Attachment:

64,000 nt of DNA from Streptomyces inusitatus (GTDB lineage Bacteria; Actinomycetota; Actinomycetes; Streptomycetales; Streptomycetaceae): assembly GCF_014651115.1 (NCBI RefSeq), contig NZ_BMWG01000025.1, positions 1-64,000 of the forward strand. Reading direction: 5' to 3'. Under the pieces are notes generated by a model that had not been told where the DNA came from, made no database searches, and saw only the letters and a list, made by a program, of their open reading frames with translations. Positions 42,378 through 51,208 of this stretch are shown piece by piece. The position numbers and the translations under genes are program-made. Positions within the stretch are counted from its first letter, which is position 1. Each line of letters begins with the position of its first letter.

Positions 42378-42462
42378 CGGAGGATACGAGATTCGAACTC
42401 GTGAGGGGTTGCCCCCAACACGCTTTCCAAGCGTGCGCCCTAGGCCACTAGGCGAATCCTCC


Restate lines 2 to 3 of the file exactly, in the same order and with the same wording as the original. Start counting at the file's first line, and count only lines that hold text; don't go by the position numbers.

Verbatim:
Positions 42378-42462
42378 CGGAGGATACGAGATTCGAACTC